The Remedy For Steelhead Lockjaw? Try Pregnant Eggs

By Paul LeFebvre | 03/02/2014

Steelhead season is in full swing here on the Southern Oregon Coast with Springer fishing just around the corner. As most who follow Joey LeFebvre and I know our go to steelhead egg cure is two parts BorX O Fire and one part sugar, a recipe that has become a mainstay for us. We cannot deny the success with this cure.

Sometimes steelhead can be damn finicky, so much so that we try different cures to mix things up a bit. This year, Andy Martin (of Wild Rivers Fishing) and I were fishing over a rolling school of steelhead and no one was biting. Time and time again we made excellent side drifting passes and the fish ignored our steelhead candy. What would it take to get these fish to bite? They were certainly there in good numbers. After at least 10 passes, Andy made the suggestion that I coat my offering with shrimp oil for a pass and see what happens. Bam! A beautiful 10-pound steelhead on the next pass. Once again mixing it up has done the trick. It is very important to carry several egg cures / approaches with you when steelhead fishing in case your mainstay or go to recipe fails to get bit.

BorX O Fire is a great cure and is very handy for quickly curing eggs and fishing the next morning. However, if one has a few days, one can use a trick with Pautzke’s Fire Cure to literally impregnate eggs with different scents, or enhance the already great krill additive that comes with the product. Enter the Pregnant Egg!!

Here is how this works. Fire Cure is a wet cure. As such during the curing process juice from the eggs are extracted across the egg membrane forming a liquid bath. This liquid bath cures the eggs and is present for about a day or so.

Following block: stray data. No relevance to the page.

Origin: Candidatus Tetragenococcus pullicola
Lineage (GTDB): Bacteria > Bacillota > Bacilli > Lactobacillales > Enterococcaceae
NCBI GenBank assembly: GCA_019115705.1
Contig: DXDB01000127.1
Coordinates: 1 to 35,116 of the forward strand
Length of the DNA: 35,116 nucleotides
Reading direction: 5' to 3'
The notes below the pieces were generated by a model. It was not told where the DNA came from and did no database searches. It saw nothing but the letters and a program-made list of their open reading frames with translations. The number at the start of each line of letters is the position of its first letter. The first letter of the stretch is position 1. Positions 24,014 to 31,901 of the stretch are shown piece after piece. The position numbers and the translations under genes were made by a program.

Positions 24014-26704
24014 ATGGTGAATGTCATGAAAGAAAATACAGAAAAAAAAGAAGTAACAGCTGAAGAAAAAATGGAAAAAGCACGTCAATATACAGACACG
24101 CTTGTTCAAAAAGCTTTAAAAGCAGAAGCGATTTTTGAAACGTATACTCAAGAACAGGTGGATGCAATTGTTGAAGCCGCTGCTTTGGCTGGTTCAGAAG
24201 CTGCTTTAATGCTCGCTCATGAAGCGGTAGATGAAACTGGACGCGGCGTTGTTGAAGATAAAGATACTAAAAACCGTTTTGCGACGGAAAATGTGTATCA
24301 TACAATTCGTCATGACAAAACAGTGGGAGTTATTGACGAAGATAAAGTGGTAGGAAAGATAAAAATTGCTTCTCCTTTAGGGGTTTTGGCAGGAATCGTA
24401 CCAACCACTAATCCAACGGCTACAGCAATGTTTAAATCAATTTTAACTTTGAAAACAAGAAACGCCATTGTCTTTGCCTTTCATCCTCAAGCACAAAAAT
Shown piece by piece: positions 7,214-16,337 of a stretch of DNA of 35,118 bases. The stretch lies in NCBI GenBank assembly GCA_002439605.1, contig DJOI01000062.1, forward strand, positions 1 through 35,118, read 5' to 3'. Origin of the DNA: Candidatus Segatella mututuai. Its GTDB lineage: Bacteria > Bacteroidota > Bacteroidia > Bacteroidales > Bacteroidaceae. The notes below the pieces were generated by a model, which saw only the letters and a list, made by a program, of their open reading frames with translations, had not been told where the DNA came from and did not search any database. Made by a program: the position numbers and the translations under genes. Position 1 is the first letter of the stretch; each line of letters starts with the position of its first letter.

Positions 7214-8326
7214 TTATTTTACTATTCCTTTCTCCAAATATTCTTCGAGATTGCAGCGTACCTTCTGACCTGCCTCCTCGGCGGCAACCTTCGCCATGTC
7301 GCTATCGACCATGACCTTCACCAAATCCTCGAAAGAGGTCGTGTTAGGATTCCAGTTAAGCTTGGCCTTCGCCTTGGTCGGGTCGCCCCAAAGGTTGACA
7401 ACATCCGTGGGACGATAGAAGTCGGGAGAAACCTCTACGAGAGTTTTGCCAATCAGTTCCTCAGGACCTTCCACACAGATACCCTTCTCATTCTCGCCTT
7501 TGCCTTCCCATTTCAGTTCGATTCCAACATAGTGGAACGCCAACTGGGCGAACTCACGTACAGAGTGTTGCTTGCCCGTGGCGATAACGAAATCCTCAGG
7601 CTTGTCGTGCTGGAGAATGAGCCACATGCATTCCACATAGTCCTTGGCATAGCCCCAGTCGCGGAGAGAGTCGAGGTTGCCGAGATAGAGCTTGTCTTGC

(Above) Two sets of eggs curing in Pink and Orange Fire Cure shown at the “juicing” stage. Joey and I use one-quart jars for our wet cures so we can “roll” the eggs and uniformly disperse the liquid extracted from the eggs.

After some time the eggs begin to re-absorb the juice, and cure, by sitting and being rolled in the previously extracted juice. Then, after about three days the eggs have re-absorbed the juice/cure mixture and the curing process is complete. If done correctly, with the right amount of cure the, the eggs should have re-absorbed almost all of the juice.

Here is the trick. If you monitor the wet cure process carefully, wait until you see the “juicing” at the point where the greatest amount of juice is present… open your jar and introduce an additive. Now, the additive must be a liquid to diffuse back into the egg. The egg will become pregnant not only with the cure/egg juice but your additive of choice. I caution not to get carried away with this…sometimes 3-5 drops in a quart jar is sufficient to “taint” the basic egg scent with the additive. Add three drops – roll – then smell the eggs and see if you can pick up the scent. Adjust if you need to but be careful you can ruin a batch of eggs if you go to far.

Some of our favorite additives are listed below…use at least 3-5 drops but you can experiment using your own nose as your guide.

•    Pautzke’s Liquid Krill – to enhance the krill scent beyond the stock cure.
•    Sand shrimp oil – steelhead and salmon are tuned to this scent
•    Anise oil – why they hit this I don’t know but don’t get carried away with it.
•    Other bait fish oils like herring and anchovies
•    Something I have not tried yet

After introducing the additive you want, roll your eggs constantly during the next eight hours. Sometimes I sit and tie leaders or goof off in the shop for hours while rolling my eggs. If your additive is oil based then you must roll frequently to prevent separation and defeating the whole process. Be patient.

After completion of this curing process, we cut our eggs in small bits and layer them in borax in small containers. We cut only enough for an outing each time we go so as to preserve the bulk of the eggs in their jar in the refrigerator. By following the recipe in this blog you now have variety of “Pregnant eggs” to try when the steelhead get finicky and don’t want to bite your offering.